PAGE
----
However, ALWAYS better to be safe than sorry. You made the right call.
      I always believe if it doesn’t feel right, it most likely isn’t.

      • The rag was a blue “shop towel” paper towel. There was a bit on the rag, but because I could so easily see the tick-marks of the dipstick, I couldn’t convince myself it wasn’t just me scraping down the side of the dipstick tube on the way down…

        It didn’t feel right the whole time, but I couldn’t put all the pieces together! Hindsight makes all the little inconsistencies so easy to see for me :).

  • I couldn’t count the number of times over the years when I’ve had a student preflight right after an oil change and claim there’s no oil.
    In this situation, when you remove the dipstick, lay it on a clean paper towel, then pick it up. You’ll easily see the oil stain on the paper, and you can match it up with the dipstick markings to see the quantity.

    • Thanks for the tip Rodney! My instrument flight instructor suggested something similar. Amazing how simple that would have been at the time. What shocked me was how clearly I could see the lower dipstick markings. Definitely a license to learn!

    • There are pilots: (airline pilots too) with many flying hours who do pre-flight walk arounds. Needless to say it was pre-flight. That was just a walk-around. Few of them have missed out the external flight controls lock. It is prohibited to install external locks now but were available earlier. Few of them have crashed too. I remember one Pilatus Porter flying out Kathmandu, Nepal to Namche Bazar to the east. Onboard were wife of Sir Edmund Hilary and his two daughters. Pilot took-off with the external lock engaged. All perished.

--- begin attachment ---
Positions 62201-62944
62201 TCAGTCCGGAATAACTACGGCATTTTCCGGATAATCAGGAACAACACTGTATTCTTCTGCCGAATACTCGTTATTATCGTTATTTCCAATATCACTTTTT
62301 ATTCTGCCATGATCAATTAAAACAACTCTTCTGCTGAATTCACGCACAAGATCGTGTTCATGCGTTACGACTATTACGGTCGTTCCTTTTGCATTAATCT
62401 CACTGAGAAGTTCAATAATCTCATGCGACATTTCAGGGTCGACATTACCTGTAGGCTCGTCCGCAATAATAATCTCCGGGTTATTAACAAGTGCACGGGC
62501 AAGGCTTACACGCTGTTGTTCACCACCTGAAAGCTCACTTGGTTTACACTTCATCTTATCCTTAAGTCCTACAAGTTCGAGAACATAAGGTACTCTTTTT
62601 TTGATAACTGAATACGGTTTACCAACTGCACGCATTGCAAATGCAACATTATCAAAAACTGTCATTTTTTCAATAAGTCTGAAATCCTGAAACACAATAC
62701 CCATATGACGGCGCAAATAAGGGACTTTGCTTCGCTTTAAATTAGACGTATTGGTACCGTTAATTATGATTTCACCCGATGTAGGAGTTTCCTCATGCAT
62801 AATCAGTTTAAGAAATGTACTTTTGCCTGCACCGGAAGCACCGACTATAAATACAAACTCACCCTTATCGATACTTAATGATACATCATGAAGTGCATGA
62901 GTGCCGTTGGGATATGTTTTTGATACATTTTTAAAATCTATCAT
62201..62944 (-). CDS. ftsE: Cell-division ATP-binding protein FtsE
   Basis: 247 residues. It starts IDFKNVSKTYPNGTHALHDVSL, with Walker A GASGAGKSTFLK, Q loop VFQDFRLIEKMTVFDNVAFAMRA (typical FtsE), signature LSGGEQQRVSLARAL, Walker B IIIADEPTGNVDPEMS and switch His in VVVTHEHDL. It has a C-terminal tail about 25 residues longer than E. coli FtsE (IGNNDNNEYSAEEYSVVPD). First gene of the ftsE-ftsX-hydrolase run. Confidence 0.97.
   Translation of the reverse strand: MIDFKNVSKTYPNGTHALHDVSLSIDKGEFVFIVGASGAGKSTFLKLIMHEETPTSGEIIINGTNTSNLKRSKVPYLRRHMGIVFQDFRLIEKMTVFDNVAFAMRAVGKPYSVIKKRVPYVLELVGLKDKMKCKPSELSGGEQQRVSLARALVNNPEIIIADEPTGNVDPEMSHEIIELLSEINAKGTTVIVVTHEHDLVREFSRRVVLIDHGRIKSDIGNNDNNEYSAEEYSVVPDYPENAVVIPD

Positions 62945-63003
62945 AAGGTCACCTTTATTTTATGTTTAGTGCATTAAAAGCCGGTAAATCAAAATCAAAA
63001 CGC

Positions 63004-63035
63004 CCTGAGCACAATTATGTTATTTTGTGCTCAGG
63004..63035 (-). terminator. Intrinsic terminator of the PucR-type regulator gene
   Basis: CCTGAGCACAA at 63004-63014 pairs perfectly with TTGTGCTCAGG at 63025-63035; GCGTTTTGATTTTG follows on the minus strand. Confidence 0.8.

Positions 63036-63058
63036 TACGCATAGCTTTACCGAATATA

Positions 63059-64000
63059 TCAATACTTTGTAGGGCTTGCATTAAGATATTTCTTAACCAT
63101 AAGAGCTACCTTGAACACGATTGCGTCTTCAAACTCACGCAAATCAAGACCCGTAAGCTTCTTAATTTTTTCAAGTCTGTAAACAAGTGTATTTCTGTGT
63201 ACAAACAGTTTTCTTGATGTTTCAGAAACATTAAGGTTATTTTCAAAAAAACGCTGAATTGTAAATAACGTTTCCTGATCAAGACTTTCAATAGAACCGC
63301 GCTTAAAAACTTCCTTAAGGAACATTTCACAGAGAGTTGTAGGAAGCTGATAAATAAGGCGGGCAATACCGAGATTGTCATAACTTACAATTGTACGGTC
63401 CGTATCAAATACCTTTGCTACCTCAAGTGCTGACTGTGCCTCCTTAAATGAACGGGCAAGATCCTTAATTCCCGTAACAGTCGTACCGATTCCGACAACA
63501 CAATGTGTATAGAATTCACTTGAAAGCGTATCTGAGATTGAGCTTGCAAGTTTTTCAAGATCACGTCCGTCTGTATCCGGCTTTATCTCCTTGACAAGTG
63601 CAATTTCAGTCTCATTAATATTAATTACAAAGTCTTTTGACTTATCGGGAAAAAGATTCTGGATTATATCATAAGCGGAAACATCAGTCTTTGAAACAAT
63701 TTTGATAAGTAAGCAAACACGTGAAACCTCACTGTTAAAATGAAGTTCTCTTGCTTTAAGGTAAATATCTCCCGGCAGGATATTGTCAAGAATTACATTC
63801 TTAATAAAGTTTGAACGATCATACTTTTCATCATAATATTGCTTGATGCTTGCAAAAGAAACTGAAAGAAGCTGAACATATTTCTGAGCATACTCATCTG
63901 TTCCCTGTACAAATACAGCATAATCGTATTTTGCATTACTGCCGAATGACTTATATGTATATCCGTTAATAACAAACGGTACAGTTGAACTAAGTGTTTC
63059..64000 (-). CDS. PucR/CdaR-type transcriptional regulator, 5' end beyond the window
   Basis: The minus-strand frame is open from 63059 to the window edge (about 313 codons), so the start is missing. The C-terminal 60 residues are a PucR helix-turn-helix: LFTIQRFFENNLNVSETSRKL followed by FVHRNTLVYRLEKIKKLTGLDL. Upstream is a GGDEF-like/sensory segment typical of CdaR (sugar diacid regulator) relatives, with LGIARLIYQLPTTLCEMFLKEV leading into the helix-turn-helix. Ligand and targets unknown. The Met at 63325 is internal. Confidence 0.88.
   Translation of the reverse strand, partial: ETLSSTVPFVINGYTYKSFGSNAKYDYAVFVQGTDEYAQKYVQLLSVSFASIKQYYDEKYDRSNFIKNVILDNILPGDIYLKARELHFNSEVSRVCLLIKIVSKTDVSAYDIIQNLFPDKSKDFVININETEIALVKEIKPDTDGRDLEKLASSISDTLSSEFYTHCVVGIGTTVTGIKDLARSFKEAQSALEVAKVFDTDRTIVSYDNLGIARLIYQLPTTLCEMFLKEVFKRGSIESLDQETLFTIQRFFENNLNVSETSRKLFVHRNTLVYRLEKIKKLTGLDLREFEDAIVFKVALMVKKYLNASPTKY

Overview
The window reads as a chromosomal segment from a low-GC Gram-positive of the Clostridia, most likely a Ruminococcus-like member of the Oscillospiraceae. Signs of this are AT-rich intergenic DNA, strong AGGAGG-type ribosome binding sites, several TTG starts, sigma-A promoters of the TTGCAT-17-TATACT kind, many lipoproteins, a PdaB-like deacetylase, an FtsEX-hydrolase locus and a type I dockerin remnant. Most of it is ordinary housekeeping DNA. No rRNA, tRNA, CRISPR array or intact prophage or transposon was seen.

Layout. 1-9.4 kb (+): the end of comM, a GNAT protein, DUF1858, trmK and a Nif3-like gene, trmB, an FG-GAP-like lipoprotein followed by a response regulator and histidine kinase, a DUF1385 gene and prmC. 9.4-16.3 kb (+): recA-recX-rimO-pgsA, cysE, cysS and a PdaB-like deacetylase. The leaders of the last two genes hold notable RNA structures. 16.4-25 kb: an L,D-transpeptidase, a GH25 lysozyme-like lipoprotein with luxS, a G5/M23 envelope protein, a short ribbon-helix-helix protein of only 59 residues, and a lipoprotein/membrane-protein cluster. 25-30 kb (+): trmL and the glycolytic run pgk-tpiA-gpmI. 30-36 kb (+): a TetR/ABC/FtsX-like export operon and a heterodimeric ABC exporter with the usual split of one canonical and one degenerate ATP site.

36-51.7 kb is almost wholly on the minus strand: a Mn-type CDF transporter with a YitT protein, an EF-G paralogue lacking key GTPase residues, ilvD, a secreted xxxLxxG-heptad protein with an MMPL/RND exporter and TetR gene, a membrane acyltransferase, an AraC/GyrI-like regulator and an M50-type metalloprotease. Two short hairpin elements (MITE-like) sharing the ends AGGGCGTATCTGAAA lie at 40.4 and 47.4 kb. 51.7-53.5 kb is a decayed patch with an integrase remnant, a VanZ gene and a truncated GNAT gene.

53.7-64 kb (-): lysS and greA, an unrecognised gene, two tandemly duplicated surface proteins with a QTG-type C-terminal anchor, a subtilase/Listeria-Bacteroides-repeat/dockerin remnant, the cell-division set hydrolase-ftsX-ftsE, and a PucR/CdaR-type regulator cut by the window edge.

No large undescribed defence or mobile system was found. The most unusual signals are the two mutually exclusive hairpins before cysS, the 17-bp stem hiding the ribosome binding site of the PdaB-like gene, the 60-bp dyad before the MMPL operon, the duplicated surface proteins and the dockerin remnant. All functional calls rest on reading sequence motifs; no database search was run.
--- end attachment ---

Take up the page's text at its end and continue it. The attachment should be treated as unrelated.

• Absolutely the correct decision, Chris! Any indication of a mission-critical problem is a no-go. Your precious cargo underscores the validity and necessity of your decision. High five and fist bump!

    I always tell my students that there is no place for ego in the cockpit, so don’t hang your your head for good ADM.

    Happy and safe flying!

  • Make sure you carefully clean the dipstick, then insert and remove it from the sump. Put your thumb on the dipstick above the full mark then slide it down the dipstick. When you get to the full mark stop and inspect your thumb. Keep going, one tick mark at a time, until you see/feel oil on your thumb.

  • Chris, Next time you do that, call me…. I will come from JKA in my 172M & pick you up.
    Don’t feel bad. I have trouble seeing the fresh oil too after I change it.. even in good light.
    You still made the right call..
    You may know my daughter, Teresa Russell, she is a Vet in Orange Beach…

    Vic Roberts
    Gulf Shores
    N8927V

    • Will do! I’d love to meet sometime. I fly with a buddy who has a 172 at KJKA frequently, so I’m there quite a bit. I can’t wait for 5he AOPA fly-in this fall!